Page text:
Sen. Hirono could’ve but didn’t say ‘ideology trumps facts’ on SCOTUS
Supreme Court nominee Ketanji Brown Jackson shakes hands with Sen. Mazie Hirono, D-Hawaii, outside Hirono's office on Capitol Hill. Carolyn Kaster | AP

WASHINGTON—Sen. Mazie Hirono could have justifiably uttered the word “Trump” when talking with Judge Ketanji Brown Jackson about the U.S. Supreme Court’s GOP-named six-justice majority, but she didn’t.

“Ideology Trumps facts” would have been her perfect phrase.

Instead, the progressive, soft-spoken Hawaii Democrat played it straight in questioning Judge Jackson, Democratic President Joe Biden’s nominee to the nation’s top bench.

But given the history of who’s on the High Court and why, to describe the majority’s tendencies with that shorthand summary makes sense.

Using the majority’s 2018 anti-worker, anti-union decision in Janus v AFSCME District Council 31 as an example, what Hirono said on March 22 was: “Justices should not” set aside precedents in favor of “some individual or ideological agenda at the expense of rights.

“But we are seeing more cases decided on ideology, not on facts and not on the law.” Hirono cited Janus, then added the court’s recent rulings on “the right to pregnancy.”

That statement prefaced her question to Judge Jackson about the majority’s high-profile jettisoning of Supreme Court precedents. Judge Jackson’s reply reaffirmed her allegiance to precedent—following past decisions—except in unusual circumstances.

While the senator cited Janus, Judge Jackson reiterated the rule of following precedents should cover reproductive rights. The six-person majority is widely expected to drastically curtail, if not outright overturn, the reproductive rights precedent this year, in a case involving a Mississippi anti-abortion law.

Following precedents bolsters the law, the courts, and the country, Judge Jackson stated. Precedents should rule unless they’re “egregiously wrong,” or facts, attitudes, and/or science dictates the High Court should change its mind.

Stare decisis,” the Latin judicial term for standing by precedents, “provides stability and predictability. All Supreme Court cases are precedential and binding,” she said. The pro-choice rulings, including the key first one, Roe v Wade—now 49 years old—“have been reaffirmed and have been relied on,” ever since by women and their lawyers.

The “Trump” point is relevant. Former GOP Oval Office occupant Donald Trump named exactly half—three—of the current six-person GOP majority, cementing its right-wing ideological control of the court: Neil Gorsuch, Brett Kavanaugh, and Amy Coney Barrett.

Barrett and Kavanaugh weren’t on the court when justices decided Janus four years ago. But Trump picked them, and Gorsuch. All three passed muster with the right-wing legal ideologues of the Federalist Society.

Even when she joins the bench, Judge Jackson won’t change the court’s ideological lineup. She would succeed one of her mentors, progressive Justice Stephen Breyer, part of the three-justice minority.

The 5-4 party-line Janus decision gave the nation’s corporate class and its venal, vicious worker-hating National Right To Work Committee legal defense fund a big win in a case they deliberately constructed to try to destroy unions by taking their money away. Hirono didn’t mention that background, either.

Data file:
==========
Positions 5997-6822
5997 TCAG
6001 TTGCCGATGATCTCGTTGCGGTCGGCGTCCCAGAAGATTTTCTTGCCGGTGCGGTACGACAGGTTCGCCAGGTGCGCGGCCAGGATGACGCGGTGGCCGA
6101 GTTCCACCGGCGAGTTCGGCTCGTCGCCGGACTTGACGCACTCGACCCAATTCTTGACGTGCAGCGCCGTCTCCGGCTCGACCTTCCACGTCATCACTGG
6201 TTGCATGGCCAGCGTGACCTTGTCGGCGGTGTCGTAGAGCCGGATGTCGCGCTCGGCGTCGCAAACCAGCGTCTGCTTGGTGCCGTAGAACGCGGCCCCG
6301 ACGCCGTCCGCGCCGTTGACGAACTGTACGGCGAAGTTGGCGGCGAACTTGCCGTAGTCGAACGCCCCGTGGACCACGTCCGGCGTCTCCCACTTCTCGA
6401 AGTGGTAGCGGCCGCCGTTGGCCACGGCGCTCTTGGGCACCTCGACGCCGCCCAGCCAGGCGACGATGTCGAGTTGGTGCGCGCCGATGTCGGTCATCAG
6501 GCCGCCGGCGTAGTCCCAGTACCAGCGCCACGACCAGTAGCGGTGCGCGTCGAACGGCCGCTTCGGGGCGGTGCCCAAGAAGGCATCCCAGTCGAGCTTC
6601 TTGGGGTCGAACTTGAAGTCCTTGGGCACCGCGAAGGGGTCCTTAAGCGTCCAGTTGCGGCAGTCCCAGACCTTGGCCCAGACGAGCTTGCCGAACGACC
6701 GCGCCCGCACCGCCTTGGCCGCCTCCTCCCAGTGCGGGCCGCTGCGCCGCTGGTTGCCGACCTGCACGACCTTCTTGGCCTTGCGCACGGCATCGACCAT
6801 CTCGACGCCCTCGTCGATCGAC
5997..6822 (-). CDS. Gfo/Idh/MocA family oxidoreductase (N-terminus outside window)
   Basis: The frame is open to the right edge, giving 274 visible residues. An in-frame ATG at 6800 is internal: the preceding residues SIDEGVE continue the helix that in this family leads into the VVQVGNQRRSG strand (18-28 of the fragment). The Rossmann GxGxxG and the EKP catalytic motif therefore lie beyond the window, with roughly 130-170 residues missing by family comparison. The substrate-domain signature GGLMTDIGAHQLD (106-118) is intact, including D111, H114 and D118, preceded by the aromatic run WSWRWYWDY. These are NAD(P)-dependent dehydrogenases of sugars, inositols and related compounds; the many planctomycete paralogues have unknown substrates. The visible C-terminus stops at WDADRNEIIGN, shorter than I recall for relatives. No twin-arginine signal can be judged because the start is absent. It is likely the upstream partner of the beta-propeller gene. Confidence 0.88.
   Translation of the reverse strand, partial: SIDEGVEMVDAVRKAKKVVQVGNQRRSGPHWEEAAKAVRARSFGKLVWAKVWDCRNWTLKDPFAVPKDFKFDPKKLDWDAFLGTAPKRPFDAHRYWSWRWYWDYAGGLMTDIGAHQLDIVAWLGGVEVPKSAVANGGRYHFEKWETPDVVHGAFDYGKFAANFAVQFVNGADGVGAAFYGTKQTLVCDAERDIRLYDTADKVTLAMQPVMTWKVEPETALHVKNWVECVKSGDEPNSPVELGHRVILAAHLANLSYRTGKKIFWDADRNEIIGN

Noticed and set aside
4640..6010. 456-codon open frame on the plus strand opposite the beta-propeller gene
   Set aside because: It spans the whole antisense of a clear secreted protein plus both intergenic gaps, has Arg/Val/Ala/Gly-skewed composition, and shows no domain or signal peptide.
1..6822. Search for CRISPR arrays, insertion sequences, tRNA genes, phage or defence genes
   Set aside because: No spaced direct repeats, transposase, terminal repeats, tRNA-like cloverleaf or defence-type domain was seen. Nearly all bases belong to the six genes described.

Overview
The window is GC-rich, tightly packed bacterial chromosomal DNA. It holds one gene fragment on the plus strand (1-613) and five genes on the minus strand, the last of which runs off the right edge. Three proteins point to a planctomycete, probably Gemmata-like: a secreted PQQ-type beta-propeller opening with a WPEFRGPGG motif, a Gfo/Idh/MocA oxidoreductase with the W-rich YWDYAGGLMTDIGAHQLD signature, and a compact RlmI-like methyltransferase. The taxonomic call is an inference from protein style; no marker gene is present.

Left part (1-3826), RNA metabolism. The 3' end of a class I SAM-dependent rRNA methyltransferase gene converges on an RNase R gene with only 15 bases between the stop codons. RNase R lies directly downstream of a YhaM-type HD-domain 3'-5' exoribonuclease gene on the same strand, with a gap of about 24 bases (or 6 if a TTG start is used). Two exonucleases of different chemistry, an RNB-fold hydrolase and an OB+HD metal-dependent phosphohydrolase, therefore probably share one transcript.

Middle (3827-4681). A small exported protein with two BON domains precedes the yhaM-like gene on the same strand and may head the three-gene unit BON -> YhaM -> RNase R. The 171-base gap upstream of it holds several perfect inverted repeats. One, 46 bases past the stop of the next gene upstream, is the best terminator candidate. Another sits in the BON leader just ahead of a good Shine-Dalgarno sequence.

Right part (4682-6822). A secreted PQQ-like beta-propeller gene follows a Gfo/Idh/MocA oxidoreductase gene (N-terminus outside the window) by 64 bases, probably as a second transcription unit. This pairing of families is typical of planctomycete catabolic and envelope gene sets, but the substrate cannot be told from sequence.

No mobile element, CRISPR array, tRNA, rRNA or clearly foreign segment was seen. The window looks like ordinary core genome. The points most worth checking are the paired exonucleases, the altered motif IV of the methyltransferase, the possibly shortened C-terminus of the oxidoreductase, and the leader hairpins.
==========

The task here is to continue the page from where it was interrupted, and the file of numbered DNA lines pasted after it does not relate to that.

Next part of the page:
Instead, she went through the judicial history of Janus. There, the majority ruled every state and local government worker could be a “free rider,” able to use union protections and services and take advantage of union contracts, without paying one red cent for them.

Janus actually began, the senator explained, with a footnote from Justice Samuel Alito in another anti-worker ruling, Harris vs Quinn. In that 2014 case, the 5-4 GOP-named majority said Illinois legislators could not mandate a union shop for the home health care workers whom the Service Employees had organized. The Janus case was from Illinois, too.

But that case confined itself just to the home health care workers. Alito went further.

His footnote opposed the pro-union, pro-worker precedent of the Supreme Court’s 1977 Abood ruling. Abood said public worker unions could collect “agency fees” from all non-members they represent. Both Harris and Janus backed the corporate class’s union hate. In short, the right-to-work crowd took Alito’s footnote and ran with it, eventually triumphing in Janus.

In 2018, Alito wrote for the GOP majority, overturning that 41-year-old precedent.

Agreeing with Hirono about upholding precedents, except in rare circumstances, Judge Jackson cited one of the most historic exceptions: The 1954 Brown v Board of Education decision. That’s when the justices, 9-0, outlawed legal segregation, reversing the court’s “separate but equal” 1896 Plessy v Ferguson ruling.

“The Supreme Court looks at various factors” before deciding to overturn precedents, Judge Jackson replied, giving her potential colleagues the benefit of the doubt.

Stare decisis,” the Latin judicial term for standing by precedents, “provides stability and predictability. All Supreme Court cases are precedential and binding.”

There’s one more quote the senator could have used to describe the Supreme Court majority. It came from the late, and relatively obscure, Rep. Earl Landgrebe, R-Ind., in 1974, explaining why he went down the line with Richard Nixon even as Nixon was going down the drain in Watergate.

“Don’t confuse me with the facts. My mind is made up,” Landgrebe said then.


Mark Gruenberg
Mark Gruenberg

Award-winning journalist Mark Gruenberg is head of the Washington, D.C., bureau of People's World. He is also the editor of the union news service Press Associates Inc. (PAI). Known for his reporting skills, sharp wit, and voluminous knowledge of history, Mark is a compassionate interviewer but tough when going after big corporations and their billionaire owners.